I was to meet Andy at a convenience store in the town that the wedding site overlooked around sixish. I did mention that it was rabbit season, right? I decided to hunt the last hour of daylight, and had a fantastic chase from a rabbit that was running big squared of circles in front of my young Duke. I saw the rabbit once out of range, a second time when all I could have shot was the hind end, and it snuck past me on two more circles without being seen. It was getting dark and I knew I had an hour drive to meet Andy. I finally rolled the rabbit and hurriedly field dressed and skinned it. I took Duke home, put the rabbit in the refrigerator to soak, and washed my hands. I got to the convenience store about twenty minutes after six, fearing I was late. Fifteen minutes later Andy arrived. The time was now sixish, I would guess.
Andy was wearing a leg cast. He had broken his ankle on the first day of rabbit season, and didn’t get to hunt much since. He had a little scooter that he put the broken leg on and he pushed himself around with the good leg. He jumped out of the truck he was in and got into mine. I put the scooter in the bed of the truck and he directed me to the camp.
“Stay left on this part of the road,” he said, looking out his window, “It is a sheer cliff on this side and if the snow has turned icy we will not be able to get the truck out. We may get hurt too.”
“Ha ha ha. Good One, Andy!” I took my right hand off the shifter to slap my thigh.
“Dude, I’m serious. One truck sat there till spring one year,” He kept looking out his window, and down. My right hand went back to the shifter, after engaging the four wheel drive, and I crawled to the camp itself. The wedding party was small, and we decided to drive to the top in a couple trucks. Andy and I rode in mine. Everyone else fit in two other trucks. I kept waiting for the Darling family from The Andy Griffith Show to appear.
To say that the rock was windy would have been like saying Noah experienced some rain. I had decided to wear a Woolrich denim jacket that was insulated—I wanted to class it up a little. I quickly retreated to my truck and put two wool shirts, a chamois shirt, and a sweater on top of the two shirts I was already wearing. The only hat in the truck that was not blaze orange was my Filson bush hat—my favorite dog running hat. I pulled it down tight and hoped the wind didn’t carry it into the next county.
“Kinda calm up here tonight,” the best man said, his hair fluttering wildly, “It gets real windy sometimes.”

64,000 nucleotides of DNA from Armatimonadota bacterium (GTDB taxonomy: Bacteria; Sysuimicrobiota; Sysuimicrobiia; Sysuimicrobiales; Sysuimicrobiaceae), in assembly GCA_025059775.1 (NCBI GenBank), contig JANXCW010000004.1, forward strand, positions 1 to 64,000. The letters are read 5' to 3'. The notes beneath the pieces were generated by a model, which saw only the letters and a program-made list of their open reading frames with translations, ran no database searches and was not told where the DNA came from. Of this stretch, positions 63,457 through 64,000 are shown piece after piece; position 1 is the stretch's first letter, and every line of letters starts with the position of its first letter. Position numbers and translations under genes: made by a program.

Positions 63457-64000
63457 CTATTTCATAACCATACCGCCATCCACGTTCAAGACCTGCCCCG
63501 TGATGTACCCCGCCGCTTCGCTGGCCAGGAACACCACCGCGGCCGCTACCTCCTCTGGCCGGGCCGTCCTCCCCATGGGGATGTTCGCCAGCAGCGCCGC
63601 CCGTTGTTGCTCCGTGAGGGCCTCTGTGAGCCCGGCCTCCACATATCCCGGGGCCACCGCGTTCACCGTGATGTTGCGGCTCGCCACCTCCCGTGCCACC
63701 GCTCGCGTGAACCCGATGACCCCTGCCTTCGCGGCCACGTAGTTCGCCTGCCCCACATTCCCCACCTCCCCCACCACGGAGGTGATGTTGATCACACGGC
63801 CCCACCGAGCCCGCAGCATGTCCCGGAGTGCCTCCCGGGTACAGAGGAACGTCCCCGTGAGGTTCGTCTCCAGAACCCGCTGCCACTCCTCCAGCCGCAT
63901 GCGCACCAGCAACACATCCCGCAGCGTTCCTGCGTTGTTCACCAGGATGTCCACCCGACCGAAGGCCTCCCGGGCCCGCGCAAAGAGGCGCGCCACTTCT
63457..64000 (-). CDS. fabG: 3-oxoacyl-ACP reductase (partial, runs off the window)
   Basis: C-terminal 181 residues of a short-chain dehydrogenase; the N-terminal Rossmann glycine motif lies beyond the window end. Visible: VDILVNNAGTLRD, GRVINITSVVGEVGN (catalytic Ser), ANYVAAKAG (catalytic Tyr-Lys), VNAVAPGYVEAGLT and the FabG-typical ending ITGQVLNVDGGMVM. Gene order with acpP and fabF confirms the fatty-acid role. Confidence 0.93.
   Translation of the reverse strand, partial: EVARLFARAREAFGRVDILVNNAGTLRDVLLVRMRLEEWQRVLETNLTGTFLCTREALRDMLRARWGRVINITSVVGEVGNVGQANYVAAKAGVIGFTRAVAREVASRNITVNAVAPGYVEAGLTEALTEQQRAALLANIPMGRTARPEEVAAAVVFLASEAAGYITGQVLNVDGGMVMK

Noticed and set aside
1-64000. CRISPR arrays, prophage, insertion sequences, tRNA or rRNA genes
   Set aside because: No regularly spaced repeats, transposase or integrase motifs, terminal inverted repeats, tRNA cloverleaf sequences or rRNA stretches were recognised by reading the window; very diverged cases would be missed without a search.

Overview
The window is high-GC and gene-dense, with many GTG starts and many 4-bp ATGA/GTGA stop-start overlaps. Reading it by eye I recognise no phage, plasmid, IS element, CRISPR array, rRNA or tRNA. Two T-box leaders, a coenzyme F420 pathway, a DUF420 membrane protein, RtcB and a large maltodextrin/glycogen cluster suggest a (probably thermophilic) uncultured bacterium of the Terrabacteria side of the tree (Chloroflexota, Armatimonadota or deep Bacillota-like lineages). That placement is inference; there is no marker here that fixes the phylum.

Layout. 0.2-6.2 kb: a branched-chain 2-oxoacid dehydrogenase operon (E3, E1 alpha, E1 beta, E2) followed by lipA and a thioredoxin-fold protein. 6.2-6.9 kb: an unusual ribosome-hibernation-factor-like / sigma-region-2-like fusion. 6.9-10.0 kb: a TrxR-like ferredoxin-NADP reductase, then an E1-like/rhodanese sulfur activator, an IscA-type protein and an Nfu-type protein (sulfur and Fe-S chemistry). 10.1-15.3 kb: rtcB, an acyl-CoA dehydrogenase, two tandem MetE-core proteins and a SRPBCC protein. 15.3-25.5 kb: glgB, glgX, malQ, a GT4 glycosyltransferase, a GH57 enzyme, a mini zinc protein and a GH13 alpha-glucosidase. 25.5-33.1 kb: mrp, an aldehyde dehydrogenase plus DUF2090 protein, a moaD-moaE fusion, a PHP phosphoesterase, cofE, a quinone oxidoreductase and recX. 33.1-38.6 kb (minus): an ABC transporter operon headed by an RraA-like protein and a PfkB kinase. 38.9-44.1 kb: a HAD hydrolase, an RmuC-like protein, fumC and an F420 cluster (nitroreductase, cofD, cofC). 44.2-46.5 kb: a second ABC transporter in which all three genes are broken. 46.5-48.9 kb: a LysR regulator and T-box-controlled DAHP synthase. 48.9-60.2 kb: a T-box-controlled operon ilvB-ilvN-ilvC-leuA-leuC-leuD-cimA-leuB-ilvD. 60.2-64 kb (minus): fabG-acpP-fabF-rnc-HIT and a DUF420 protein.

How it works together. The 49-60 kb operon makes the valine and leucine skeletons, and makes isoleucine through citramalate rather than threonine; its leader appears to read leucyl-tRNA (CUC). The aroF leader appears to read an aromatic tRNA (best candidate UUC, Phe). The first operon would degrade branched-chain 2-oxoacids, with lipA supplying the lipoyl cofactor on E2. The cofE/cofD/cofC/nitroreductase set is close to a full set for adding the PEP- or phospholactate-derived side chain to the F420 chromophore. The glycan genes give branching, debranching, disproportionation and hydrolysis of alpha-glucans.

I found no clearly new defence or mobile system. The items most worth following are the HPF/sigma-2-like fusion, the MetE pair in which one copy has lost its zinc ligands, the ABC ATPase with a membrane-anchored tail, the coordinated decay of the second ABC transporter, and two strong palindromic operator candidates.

A gust of wind roared in, and I instantly was aware that I had not zipped my fly after tucking all those shirts into my beltline. I fixed that problem.
“I gotta read the service,” I said to Andy, “Do we have a light?” He pulled a coon hunting light from his pocket, the kind that strap easily to any hat. “You mind wearing that during the ceremony and looking at this book?” I asked.
“No problem,” Andy said.
My coat had a little dog hair on it, because Duke slept on it during the ride home. There was a scratch on my hand from a shard of leg bone when I removed the feet from the rabbit I shot a few hours earlier. Andy could swear he smelled rabbit pelt on my hands, “Even when you wash your hands that smell lasts a little bit,” he said, “It is perfect.”
This is how a dog man gets married. Andy works at Lion Country Supply, and if you call there with a question regarding a tracking collar you will probably be directed to him. I call his cell phone all the time with a tracking collar question when I am turning dogs loose at dawn and he says things like, “I already told you how to fix this problem. Do you pay attention when I talk?” He is always polite to the customers, but as a friend he is honest about my shortcomings. “How did you get through college?” he once said when I asked him how to clear the accumulated data on my Garmin. He is a houndsman. And now he is leashed. When a dog man gets married he isn’t “getting hitched” as people say about most weddings. He is getting leashed. I expect his kennel to get even better, because his wife can see everything the dogs do on a rabbit as she squirts between trees and ducks under briars. Well, I got to go. Andy and I are running dogs tonight. He said to meet him at sevenish.
-Reverend Bob Ford